Being borderline you hear a lot about being on the rollercoaster. It can be a very destructive force in ones life but that’s not the dangerous thing they should warn you about. What they should warn you about is how seductive it is. How good it feels to be on the rollercoaster, even the pitfalls.
I found this out when I was 24. When they put me on antipsychotics. I never realized I was on a rollercoaster until it was gone. And once it was gone I missed it but at the same time I could finally breathe. So, I was a good patient. I stayed on the meds. Missing the rollercoaster, less and less, as I forgot what it was like to be on and how to handle such harsh conditions.
I would think back on those days and think to myself, how did I ever get through that without antipsychotics. In a way, the meds were making me weak. They turned into a crutch.
When I was 28, I decided to try and get off my antipsychotics. First day, I was euphoric. Few days after that, tail between my legs, back on the antipsychotics. How could I completely forget how to handle these emotions that were once so ingrained in me. I did this a couple more times but always feared these emotions.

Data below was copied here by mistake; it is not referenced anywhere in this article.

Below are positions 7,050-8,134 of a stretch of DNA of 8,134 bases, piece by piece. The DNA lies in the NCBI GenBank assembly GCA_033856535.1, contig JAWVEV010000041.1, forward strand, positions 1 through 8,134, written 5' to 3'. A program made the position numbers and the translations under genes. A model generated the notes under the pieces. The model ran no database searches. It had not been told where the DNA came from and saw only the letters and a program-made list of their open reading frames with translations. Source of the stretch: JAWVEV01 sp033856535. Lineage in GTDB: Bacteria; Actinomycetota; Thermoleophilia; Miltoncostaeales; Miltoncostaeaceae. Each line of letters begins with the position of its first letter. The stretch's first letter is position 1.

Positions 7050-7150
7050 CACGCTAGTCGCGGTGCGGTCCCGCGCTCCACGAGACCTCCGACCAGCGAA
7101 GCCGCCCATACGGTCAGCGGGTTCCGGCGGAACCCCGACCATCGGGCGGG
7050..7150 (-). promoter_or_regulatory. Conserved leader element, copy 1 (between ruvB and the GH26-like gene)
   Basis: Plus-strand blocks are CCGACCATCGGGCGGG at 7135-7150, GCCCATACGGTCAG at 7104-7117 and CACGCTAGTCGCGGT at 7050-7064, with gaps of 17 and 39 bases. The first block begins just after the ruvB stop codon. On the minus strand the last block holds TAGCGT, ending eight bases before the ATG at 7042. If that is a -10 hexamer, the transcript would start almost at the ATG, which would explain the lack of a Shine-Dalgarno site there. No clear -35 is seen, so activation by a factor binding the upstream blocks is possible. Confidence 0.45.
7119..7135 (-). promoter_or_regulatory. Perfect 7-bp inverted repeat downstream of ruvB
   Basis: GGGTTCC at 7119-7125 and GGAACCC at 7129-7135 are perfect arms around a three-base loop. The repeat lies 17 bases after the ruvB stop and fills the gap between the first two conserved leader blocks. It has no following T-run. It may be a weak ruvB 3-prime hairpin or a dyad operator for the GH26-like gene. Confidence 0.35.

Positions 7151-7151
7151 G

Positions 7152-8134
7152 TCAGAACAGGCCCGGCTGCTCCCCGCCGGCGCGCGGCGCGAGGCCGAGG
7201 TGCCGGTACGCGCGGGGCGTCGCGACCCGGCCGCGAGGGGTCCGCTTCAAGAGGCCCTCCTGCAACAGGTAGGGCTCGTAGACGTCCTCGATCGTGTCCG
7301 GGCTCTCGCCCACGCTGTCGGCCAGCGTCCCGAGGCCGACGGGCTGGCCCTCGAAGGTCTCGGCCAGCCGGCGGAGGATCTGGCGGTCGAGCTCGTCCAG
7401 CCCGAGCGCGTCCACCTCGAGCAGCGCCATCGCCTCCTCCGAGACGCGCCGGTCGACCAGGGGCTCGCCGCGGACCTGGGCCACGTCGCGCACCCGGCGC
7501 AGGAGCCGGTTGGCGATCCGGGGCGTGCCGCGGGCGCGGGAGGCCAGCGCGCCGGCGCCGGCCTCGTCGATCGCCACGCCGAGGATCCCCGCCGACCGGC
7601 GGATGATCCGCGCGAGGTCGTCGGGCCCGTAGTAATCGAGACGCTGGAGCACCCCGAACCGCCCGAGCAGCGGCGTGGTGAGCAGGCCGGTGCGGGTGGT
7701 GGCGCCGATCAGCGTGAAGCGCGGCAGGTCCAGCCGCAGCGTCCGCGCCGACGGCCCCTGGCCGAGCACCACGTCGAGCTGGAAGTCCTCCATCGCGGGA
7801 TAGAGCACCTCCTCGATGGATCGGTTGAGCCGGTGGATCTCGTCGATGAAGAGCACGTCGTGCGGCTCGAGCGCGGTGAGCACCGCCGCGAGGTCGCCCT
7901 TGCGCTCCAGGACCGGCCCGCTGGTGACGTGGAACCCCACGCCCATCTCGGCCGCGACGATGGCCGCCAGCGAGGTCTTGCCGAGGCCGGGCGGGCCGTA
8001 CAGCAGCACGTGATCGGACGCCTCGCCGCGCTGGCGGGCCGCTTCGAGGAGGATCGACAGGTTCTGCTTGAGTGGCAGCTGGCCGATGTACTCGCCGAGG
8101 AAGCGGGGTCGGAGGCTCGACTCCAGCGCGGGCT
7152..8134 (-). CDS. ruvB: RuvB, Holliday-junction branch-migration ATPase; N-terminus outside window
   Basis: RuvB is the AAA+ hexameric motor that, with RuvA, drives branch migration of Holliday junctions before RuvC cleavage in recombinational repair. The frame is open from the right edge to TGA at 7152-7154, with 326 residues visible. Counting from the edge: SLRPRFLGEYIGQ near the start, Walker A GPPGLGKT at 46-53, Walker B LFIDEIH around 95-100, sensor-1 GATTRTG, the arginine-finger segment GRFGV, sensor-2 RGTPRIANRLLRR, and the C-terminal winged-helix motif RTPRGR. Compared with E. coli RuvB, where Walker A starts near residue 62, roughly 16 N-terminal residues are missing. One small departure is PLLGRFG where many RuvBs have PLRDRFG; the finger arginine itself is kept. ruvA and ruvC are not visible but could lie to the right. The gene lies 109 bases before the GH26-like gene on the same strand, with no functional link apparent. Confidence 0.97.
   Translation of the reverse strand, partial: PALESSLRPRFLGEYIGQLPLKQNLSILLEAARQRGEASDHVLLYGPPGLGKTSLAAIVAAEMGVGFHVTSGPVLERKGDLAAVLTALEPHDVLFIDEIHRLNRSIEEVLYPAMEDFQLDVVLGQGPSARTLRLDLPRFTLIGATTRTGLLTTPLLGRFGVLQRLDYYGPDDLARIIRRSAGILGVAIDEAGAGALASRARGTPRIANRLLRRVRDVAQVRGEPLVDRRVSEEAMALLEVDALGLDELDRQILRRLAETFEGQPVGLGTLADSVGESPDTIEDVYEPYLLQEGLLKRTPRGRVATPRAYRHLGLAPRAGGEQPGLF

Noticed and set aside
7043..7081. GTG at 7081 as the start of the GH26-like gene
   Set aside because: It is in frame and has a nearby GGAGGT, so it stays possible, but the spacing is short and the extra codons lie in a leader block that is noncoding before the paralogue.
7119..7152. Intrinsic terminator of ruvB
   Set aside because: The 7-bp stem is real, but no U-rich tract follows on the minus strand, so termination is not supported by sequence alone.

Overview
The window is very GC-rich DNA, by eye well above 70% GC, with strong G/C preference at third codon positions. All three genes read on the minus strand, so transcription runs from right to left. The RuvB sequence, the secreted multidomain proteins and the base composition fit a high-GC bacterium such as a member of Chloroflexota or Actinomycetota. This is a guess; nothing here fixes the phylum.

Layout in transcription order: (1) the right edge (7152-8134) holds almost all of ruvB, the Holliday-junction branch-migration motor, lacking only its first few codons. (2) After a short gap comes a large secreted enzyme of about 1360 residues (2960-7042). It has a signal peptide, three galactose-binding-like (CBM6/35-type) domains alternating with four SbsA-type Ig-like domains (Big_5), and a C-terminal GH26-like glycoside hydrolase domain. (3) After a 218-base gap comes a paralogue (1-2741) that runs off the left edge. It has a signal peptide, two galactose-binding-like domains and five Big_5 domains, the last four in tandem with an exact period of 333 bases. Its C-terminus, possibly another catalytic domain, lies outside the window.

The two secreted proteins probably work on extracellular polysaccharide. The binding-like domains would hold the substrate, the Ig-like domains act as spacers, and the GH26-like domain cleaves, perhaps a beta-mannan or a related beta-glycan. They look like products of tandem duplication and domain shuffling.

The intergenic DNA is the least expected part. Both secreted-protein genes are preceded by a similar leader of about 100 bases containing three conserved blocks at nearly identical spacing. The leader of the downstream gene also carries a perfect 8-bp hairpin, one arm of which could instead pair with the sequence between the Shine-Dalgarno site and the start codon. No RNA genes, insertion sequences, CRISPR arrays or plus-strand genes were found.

Now, present day. I just had a complete mental breakdown, and you know what? I didn’t do something stupid. You want to know something else? I haven’t been on my antipsychotics for a week or two.
I am conquering my emotions one step at a time and for the first time in years, I can feel again. I’m not dulled down.
I don’t know what the future has in store for me or if the rollercoaster is going to get crazy but if it does, bring it on. I got my DBT, I got my supports, I got my strength and I am ready. I want to face my emotions, not hide away from them. I want to feel not dull myself into a depression.
So, why is this called bad patient? I probably should have informed my Dr. kids don’t do what I did. Always tell your Dr. I’m just an Asshole.